J. Christopher Stevens
J. Christopher Stevens
|10th United States Ambassador to Libya|
June 7, 2012 – September 11, 2012
|Preceded by||Gene Cretz|
|Succeeded by||Laurence Pope|
(as Chargé d'affaires)
John Christopher Stevens
April 18, 1960
Grass Valley, California, U.S.
|Died||September 11, 2012 (aged 52)|
|Cause of death||Assassinated during 2012 Benghazi attack|
|Education||University of California, Berkeley (BA)|
University of California, Hastings (JD)
National Defense University (MS)
John Christopher Stevens (April 18, 1960 – September 11, 2012) was an American career diplomat and lawyer who served as the U.S. Ambassador to Libya from May 22, 2012, to September 11, 2012. Stevens was killed when the U.S. Special Mission in Benghazi, Libya, was attacked by members of Ansar al-Sharia on September 11–12, 2012.
Early life and education
Stevens was born on April 18, 1960, in Grass Valley, California, the eldest of three siblings born to Jan S. Stevens, a California Assistant Attorney General, and his wife Mary J. Stevens (née Floris; born 1937), from a West Coast family of French, Swedish and Chinook ancestry. Stevens was raised in Northern California and had two younger siblings, Anne (b. 1962) and Thomas (b. 1965).
Stevens' parents divorced in 1975, and both remarried. Stevens, himself, never married. His mother, a cellist, joined the Marin Symphony Orchestra (1969—2004), and in 1976 married Robert Commanday, a music critic with the San Francisco Chronicle.
Stevens was an AFS Intercultural Programs exchange student in Spain during summer of 1977, and graduated from Piedmont High School in 1978. He earned BA degree in history in 1982 at the University of California, Berkeley, where he was a member of Alpha Tau Omega fraternity. From 1983 to 1985, he taught English as a Peace Corps volunteer in Morocco. He graduated with JD degree from University of California, Hastings College of Law in 1989, and received MS degree from the National War College of National Defense University in 2010.
Prior to joining the United States Foreign Service, Stevens was an international trade attorney based in Washington, D.C. He was admitted as an active member of the State Bar of California on January 26, 1990; he went on an inactive status on August 1, 1991, and remained an inactive member for the remainder of his career.
U.S. Foreign Service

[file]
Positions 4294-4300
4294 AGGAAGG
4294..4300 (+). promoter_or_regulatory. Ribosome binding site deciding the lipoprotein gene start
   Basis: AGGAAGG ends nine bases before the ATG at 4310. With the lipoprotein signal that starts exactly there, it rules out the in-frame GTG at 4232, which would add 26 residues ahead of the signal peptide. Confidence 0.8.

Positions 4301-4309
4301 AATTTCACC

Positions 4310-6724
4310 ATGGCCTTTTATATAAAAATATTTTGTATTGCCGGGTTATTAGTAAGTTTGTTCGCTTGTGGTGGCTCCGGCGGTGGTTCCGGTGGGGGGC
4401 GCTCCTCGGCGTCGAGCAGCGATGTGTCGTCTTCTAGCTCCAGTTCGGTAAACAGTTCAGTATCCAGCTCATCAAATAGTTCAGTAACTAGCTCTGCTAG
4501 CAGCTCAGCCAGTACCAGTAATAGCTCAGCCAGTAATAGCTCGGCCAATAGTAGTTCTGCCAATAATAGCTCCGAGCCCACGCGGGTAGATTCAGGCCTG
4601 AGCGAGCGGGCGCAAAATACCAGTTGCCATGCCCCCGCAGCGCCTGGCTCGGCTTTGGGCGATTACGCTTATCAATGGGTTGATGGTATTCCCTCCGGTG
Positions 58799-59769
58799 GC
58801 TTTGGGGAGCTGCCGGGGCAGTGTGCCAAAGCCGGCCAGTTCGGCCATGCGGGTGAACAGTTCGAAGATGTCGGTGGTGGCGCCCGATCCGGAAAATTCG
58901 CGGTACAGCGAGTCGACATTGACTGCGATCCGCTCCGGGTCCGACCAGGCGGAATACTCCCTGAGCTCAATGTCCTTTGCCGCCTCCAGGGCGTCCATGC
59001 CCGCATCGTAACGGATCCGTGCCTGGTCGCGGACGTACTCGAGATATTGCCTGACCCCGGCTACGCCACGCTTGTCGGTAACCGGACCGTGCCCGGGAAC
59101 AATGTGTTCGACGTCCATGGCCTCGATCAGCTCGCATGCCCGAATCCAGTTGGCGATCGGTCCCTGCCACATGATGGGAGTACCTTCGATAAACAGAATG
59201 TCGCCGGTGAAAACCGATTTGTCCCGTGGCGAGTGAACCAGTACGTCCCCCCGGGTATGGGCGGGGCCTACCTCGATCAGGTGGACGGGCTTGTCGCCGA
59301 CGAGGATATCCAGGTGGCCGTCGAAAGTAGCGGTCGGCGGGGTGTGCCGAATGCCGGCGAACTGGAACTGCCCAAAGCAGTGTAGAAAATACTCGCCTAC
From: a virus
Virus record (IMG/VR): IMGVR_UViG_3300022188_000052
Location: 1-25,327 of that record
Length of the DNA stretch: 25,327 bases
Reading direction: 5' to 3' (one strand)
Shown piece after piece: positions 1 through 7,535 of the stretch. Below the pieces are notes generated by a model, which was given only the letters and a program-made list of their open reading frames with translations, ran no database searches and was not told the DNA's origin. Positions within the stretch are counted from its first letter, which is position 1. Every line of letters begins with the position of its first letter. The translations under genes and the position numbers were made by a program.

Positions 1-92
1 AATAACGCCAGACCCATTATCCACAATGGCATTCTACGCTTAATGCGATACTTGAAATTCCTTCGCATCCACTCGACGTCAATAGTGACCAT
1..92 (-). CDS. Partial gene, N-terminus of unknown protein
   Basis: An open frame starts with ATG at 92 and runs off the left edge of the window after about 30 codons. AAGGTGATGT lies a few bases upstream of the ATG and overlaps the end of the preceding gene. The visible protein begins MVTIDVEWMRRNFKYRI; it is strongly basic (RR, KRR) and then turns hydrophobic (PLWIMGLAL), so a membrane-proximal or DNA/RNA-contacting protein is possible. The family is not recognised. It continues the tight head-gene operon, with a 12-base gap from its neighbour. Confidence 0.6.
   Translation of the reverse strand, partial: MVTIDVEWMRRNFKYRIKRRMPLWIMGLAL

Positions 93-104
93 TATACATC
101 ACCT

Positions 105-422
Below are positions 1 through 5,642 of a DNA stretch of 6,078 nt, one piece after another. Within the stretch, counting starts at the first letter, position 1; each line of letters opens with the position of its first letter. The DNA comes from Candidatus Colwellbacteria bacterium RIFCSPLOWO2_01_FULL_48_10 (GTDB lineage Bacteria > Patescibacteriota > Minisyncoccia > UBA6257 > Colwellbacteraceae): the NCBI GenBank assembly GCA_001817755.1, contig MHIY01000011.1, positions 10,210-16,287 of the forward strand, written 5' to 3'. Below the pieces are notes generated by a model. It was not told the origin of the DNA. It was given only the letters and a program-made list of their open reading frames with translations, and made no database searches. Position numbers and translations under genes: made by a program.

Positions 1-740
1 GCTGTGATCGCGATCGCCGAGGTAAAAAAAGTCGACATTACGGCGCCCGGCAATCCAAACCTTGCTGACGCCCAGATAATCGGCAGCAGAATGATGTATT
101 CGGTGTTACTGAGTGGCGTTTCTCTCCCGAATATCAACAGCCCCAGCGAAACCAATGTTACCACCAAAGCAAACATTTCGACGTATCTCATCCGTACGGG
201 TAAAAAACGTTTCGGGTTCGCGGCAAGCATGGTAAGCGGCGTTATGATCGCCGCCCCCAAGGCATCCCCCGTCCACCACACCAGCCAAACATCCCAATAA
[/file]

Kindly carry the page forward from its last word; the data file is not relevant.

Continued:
Stevens joined the United States Foreign Service in 1991. His early overseas assignments included: deputy principal officer and political section chief in Jerusalem, political officer in Damascus, consular/political officer in Cairo, and consular/economic officer in Riyadh. In Washington, Stevens served as director of the Office of Multilateral Nuclear and Security Affairs, Pearson Fellow with the Senate Foreign Relations Committee and Senator Richard Lugar, special assistant to Undersecretary for Political Affairs, Iran desk officer, and staff assistant in the Bureau of Near Eastern Affairs.
He had served in Libya twice previously: as Deputy Chief of Mission, 2007 to 2009, and as Special Representative to the National Transitional Council, March 2011 to November 2011, during Libyan revolution. He arrived in Tripoli in May 2012 as U.S. Ambassador to Libya.
Stevens spoke English, French, and some Arabic.
During the 2012 Benghazi attack, a fire was set against the wall of the main consulate building while three Americans were inside—Stevens, Sean Smith, and a security officer. According to U.S. officials, the security officer escaped; the staff found Smith dead. They were unable to locate Stevens before being driven from the building under large arms fire. Local civilians found Stevens and brought him to the Benghazi Medical Centre in a state of cardiac arrest. Medical personnel tried to resuscitate him, but he was pronounced dead at about 2 a.m. local time on September 12, 2012. Later reports suggested that the attack was coordinated and planned, with any protests either coincidental or possibly diversionary. Libyan president Muhammad Magariaf blamed elements of Ansar al-Sharia for the killing, linking them to Al-Qaeda in the Islamic Maghreb. Libyan officials suggested that it might have been a revenge attack mounted by loyalists (of deceased Libyan leader Muammar Gaddafi) who were defeated in the Libyan Civil War the previous year. The doctors who tended to Stevens said that no visible physical wounds were found on his body and that he died from smoke inhalation, making hypoxia the cause of his death.
The surviving Americans were taken to a safe house. A rescue squad consisting of eight former U.S. military was sent from Tripoli, the capital. They were ambushed and the safe house came under attack. Two more Americans died, including one sent from Tripoli; several were wounded. Later reports identified the victims as Tyrone S. Woods and Glen A. Doherty, both former Navy SEALs working as security and intelligence contractors.
Stevens is buried in New Elm Ridge Cemetery (formerly known as Forester's Cemetery) in Grass Valley, California.
- Arnold Lewis Raphel, the previous U.S. ambassador to die in the line of duty
- Ambassadors of the United States killed in the line of duty
- List of assassinated American politicians
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Stevens was a 1/16th enrolled citizen of the Chinook Indian Nation
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- Libya: Assault on U.S. consulate in Benghazi leaves 4 dead, including U.S. Ambassador J. Christopher Stevens CBS News September 11, 2012
- US confirms ambassador killed in Benghazi Libya BBC News September 11, 2012
- "Statement on the Deaths of Tyrone S. Woods and Glen A. Doherty in Benghazi, Libya". U.S. Department of State. September 13, 2012. Archived from the original on September 20, 2012. Retrieved September 14, 2012.
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